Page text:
EhADH contains a Bro1 domain (residues 9–349), characteristic of ALIX family members which are scaffold and multifunctional proteins (Odorizzi, 2006; Morita et al., 2007; Bissig and Gruenberg, 2014). Besides to its adhesive properties, EhADH is also an accessory protein of the endosomal sorting complex required for transport (ESCRT) machinery, whose components are pivotal players during phagocytosis in trophozoites (Avalos-Padilla et al., 2015, 2018). EhADH is localized at plasma membrane and endosomal compartments, and together with ESCRT members, contributes to multivesicular bodies formation (Bañuelos et al., 2012; Avalos-Padilla et al., 2015). Moreover, EhADH associates to cholesterol-trafficking proteins EhNPC1 and EhNPC2, suggesting an extra role in the uptake and transport of this essential lipid toward cellular membranes (Bolaños et al., 2016). Monoclonal antibodies (mAbAdh) against the C-terminal adherence domain (residues 480–600) of this protein (Montaño et al., 2017), inhibit trophozoite adhesion to and phagocytosis of erythrocytes, as well as destruction of MDCK cell monolayers (García-Rivera et al., 1999). However, the specific role of EhADH on epithelium damage has not been fully studied. What does the parasite protein do when it reaches the epithelium? Does it penetrate the target cell? If so, what does the adhesin carry out inside the cell? To approach these questions, we followed two different strategies: (i) we produced a recombinant protein (rEhADH) to scrutinize the effects of EhADH alone on epithelial cell monolayers, and (ii) we generated epithelial cells stably transfected with the ehadh gene (MDCK-EhADH) to evaluate EhADH effects within the cells.
Our findings showed rEhADH reaching the intercellular space of epithelial cells, co-localizing at TJ with claudin-1 and occludin. This protein was mainly internalized by clathrin-coated vesicles to MDCK cells. Meanwhile, MDCK cells expressing EhADH, exhibited epithelial aggregation and an increased adhesion to erythrocytes. Furthermore, EhADH mainly altered the amount of claudin-1 and occludin, reflected as an increase of TEER. Interestingly, we found that MDCK-EhADH cells resulted more susceptible to live trophozoites during TEER and cytopathic assays, than control cells. Thus, we suspect that EhADH, which preserved its adhesive properties within MDCK-EhADH cells, could be in some way preparing to epithelial cells for the trophozoites attack mediated by other virulence factors, whose identity and role on the concerted mechanism of epithelium damage should be further addressed.
Materials and Methods
For EhADH immunodetection, we obtained rabbit polyclonal antibodies (α-EhADH) against a specific EhADH peptide (N-566 QCVINLLKEFDNTKNI 582-C) localized within the adherence domain. New Zealand male rabbits were immunized three times (each 2 weeks) with 300 μg of this peptide diluted in TiterMax® Gold Adjuvant liquid (Sigma). Other primary antibodies used were: mouse against EhADH (mAbAdh) (Arroyo and Orozco, 1987), α-actin (kindly donated by Dr. José Manuel Hernández from Department of Cellular Biology, CINVESTAV, Mexico), α-claudin-1 (Invitrogen), α-occludin (Invitrogen) and α-caveolin-1 (Santa Cruz Biotechnology); rabbit α-ZO-2 (Invitrogen), α-ZO-1 (Invitrogen), α-occludin (Invitrogen), α-α/β tubulin (Cell Signaling), and α-PCNA (Azuara-Liceaga et al., 2018); and goat α-clathrin (Santa Cruz Biotechnology) and α-GAPDH (Santa Cruz Biotechnology). For some experiments, mouse IgM isotype control (Thermo Fisher) was used. Secondary antibodies included: α-rabbit, α-mouse and α-goat HRP-labeled IgG (1:10,000) (Life technologies); and α-rabbit, α-mouse and α-goat FITC-, TRITC- and Cy5-labeled IgM, and IgG (1:100) (Zymed) antibodies.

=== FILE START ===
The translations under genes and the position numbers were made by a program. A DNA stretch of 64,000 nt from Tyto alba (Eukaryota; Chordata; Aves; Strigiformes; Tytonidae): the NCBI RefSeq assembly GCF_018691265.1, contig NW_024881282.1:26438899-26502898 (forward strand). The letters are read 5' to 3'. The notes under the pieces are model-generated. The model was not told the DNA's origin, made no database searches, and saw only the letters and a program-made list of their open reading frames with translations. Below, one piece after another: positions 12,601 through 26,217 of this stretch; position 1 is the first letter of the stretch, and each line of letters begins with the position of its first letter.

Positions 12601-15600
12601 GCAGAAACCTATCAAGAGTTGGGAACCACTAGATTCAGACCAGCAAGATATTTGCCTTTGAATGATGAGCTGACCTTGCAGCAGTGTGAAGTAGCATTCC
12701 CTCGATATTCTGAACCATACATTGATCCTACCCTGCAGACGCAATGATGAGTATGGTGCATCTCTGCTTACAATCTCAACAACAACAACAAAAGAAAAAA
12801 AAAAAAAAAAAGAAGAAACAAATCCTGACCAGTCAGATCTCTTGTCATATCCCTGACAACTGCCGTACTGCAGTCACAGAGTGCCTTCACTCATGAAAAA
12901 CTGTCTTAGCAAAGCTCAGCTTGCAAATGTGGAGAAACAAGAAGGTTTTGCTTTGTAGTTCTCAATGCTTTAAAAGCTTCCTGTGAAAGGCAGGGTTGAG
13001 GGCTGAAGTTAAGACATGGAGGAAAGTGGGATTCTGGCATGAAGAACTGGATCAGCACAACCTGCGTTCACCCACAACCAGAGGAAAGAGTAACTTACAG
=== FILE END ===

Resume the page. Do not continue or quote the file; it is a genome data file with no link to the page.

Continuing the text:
Trophozoites of E. histolytica strain HM1:IMSS clone A (Orozco et al., 1983) were axenically cultured at 37°C in TYI-S-33 medium and harvested during the logarithmic growth phase by chilling the culture tubes for 10 min in an ice-water bath. Then, trophozoites were collected by centrifugation at 360 × g for 5 min (Diamond et al., 1978).
Madin Darby canine kidney (MDCK) epithelial cells type I (Cereijido et al., 1978) and human colorectal adenocarcinoma (Caco-2) from the C2BBe1 lineage (Sambuy et al., 2005) were grown in DMEM medium (Gibco) supplemented with 100 IU/ml penicillin (in vitro), 100 mg/ml streptomycin (in vitro), 10% fetal bovine serum (Gibco), and 0.08 U/ml rapid-acting insulin (Eli Lilly), at 37°C in a 95% air and 5% CO2 atmosphere (Betanzos et al., 2013). Transfected MDCK cells were cultured in DMEM medium supplemented with 0.5 mg/ml G-418 (Gibco), a neomycin derivative.
Construction of Plasmids and Production of rEhADH
A DNA fragment of 2061 bp encoding the full-length of E. histolytica ehadh gene, was PCR amplified from the pExEhNeo-Ehadh112 plasmid (Bañuelos et al., 2005) using the oligonucleotides described in Table 1. The ehadh gene was cloned into the pGEX6P1 and pcDNA3 plasmids (Invitrogen) between BamHI and Xho1, or KpnI and BamH1 digestion sites, respectively. Escherichia coli C43 (DE3) and -DH5α bacteria (Invitrogen) were transformed with pGEX6P1-ehadh and pcDNA3-ehadh, respectively. Plasmids were purified by an affinity column (Qiagen) and automatically sequenced to corroborate the ehadh gene sequence.